What has been missed in the current discussion is that sufficient prima face evidence already exists to justify giving consideration to the cancellation of the BAe deal by the South African government, both in terms of the carefully drafted escape clause in the contract and under our common law.
It is easier by far to establish on a balance of probabilities in a civil claim for cancellation and damages (if any) that the contract should be cancelled than it would be to prove corruption “beyond a reasonable doubt” in the context of the criminal prosecutions brought when the Hawks investigation is complete.
South Africa, in these times of belt-tightening, does not need to have massive liabilities in respect of unwanted and unnecessary arms when it is feasible to cancel arms acquisition contracts and to use the money so saved for uplifting of the poor and reduction of the national deficit.
Until the issues around the arms deals are properly and proactively addressed, it will not be possible to contend with any conviction that the Zuma administration is serious about its supposed fight against corruption. The original of much of the current corruption in South Africa is the arms deals. The cancer in society will not be arrested until this is addressed comprehensively and accountably.
Shortly after the Scorpions carried out their raids to search for and successfully seize the mass of documents they found, three leading South Africans called on then President Motlanthe to appoint a judicial commission of enquiry into the arms deals. The call by Archbishop Tutu, F W de Klerk and Helen Suzman (a more diverse yet united triumvirate is hard to imagine) was rejected with a curt reply: – kindly leave it to the police to investigate.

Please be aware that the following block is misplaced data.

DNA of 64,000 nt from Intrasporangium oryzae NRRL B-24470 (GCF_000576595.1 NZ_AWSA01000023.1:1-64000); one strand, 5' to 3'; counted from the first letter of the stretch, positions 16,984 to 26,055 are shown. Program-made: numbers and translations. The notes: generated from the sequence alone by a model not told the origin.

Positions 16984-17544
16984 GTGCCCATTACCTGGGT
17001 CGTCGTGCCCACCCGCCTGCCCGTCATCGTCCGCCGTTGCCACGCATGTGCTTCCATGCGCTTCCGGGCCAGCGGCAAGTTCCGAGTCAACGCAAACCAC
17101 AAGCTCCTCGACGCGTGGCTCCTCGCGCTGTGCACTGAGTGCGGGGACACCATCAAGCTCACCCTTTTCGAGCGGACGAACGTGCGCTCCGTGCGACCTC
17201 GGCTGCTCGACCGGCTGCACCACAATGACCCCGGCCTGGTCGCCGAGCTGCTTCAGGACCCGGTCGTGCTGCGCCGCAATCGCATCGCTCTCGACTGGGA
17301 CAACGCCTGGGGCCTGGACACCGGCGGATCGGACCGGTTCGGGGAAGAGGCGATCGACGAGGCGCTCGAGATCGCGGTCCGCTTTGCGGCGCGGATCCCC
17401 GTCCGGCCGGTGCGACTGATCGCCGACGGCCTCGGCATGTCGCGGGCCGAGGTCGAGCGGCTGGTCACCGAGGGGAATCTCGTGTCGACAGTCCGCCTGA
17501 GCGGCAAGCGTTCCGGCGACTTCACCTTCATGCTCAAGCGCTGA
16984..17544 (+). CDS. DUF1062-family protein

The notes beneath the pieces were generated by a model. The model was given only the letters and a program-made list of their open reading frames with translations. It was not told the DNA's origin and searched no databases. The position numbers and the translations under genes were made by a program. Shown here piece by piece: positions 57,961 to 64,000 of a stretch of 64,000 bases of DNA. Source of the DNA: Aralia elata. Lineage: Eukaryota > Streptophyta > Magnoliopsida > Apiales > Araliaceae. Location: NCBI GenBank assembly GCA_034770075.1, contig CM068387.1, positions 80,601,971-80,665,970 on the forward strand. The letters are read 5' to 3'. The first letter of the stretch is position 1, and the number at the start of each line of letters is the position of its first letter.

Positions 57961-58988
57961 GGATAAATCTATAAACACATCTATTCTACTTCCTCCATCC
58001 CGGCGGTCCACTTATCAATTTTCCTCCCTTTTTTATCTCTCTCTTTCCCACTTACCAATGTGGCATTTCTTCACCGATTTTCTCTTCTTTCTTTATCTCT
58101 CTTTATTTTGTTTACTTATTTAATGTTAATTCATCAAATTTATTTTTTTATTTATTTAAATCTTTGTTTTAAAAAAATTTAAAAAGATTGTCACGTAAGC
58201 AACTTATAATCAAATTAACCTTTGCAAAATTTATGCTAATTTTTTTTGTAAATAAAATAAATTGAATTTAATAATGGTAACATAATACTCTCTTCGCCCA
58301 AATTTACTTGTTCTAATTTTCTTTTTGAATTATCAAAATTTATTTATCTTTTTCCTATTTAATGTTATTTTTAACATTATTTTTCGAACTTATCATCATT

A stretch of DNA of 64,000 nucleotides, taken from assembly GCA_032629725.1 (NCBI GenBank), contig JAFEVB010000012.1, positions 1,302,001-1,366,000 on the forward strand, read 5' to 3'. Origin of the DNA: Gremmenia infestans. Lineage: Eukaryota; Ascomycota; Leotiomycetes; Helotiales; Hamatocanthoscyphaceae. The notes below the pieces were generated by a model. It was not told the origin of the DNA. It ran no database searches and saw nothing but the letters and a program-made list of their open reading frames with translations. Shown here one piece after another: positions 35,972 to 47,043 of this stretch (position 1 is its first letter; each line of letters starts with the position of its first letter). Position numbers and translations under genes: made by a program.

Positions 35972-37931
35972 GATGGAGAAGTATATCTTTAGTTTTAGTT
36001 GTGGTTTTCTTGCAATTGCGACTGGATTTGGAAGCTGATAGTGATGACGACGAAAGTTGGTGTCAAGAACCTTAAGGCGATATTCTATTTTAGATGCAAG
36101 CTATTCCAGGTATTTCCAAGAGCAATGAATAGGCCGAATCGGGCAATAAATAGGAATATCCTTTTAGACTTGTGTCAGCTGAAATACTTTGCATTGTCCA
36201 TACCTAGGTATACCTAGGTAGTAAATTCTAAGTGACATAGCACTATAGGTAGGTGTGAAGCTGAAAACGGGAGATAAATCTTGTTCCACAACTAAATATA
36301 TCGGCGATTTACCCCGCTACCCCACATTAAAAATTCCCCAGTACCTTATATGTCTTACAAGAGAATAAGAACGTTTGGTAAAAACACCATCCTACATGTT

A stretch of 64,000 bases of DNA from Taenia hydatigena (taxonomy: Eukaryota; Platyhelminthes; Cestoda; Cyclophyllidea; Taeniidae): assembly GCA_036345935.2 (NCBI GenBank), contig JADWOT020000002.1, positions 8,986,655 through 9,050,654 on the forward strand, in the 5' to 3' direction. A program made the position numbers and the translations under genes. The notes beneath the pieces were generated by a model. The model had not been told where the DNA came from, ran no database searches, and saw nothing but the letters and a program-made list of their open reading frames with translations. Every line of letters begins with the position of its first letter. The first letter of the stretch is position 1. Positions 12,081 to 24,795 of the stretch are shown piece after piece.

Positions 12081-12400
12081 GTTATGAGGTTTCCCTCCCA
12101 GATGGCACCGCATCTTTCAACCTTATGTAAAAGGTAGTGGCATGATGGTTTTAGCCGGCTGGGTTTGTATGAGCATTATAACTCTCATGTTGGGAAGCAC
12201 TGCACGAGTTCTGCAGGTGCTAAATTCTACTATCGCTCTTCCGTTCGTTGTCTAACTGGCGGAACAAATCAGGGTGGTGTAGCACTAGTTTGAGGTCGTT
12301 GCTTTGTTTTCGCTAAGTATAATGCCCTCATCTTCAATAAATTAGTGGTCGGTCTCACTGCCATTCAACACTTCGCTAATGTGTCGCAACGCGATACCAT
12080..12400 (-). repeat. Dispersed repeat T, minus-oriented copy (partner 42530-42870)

We now know, following Dramat’s appearance before SCOPA, that only one ex-Scorpion who is a forensic investigator rather than a policeman, has been assigned to the investigations of the arms deals despite the enormous amount of documentary evidence available. This is hardly an encouraging sign that any serious investigation is under way. It is also no excuse to suggest that the British will not co-operate as that co-operation has already been given by the UK Serious Fraud Office to the Scorpions in connection with the raids that followed upon the discovery of the paper trail that discloses the £115 million of bribes.
It is high time to reconsider the appointment of a judicial commission of enquiry so as to get to the bottom of the allegations of corruption which continue to swirl around the arms deals. It will be cheaper than the projected costs of the criminal investigation and could save the country R43 billion plus, if the deals can validly be cancelled as a consequence of the corruption that accompanied them. This is worth the effort involved in convening an enquiry and has the potential to eliminate the deficit on the balance of payments on South Africa’s current account. Perhaps the time for the president to do the right thing and appoint a commission of enquiry has at last arrived. One thing is certain – the Hawks have neither the sapiential authority nor the stomach for the investigation.
13th September, 2010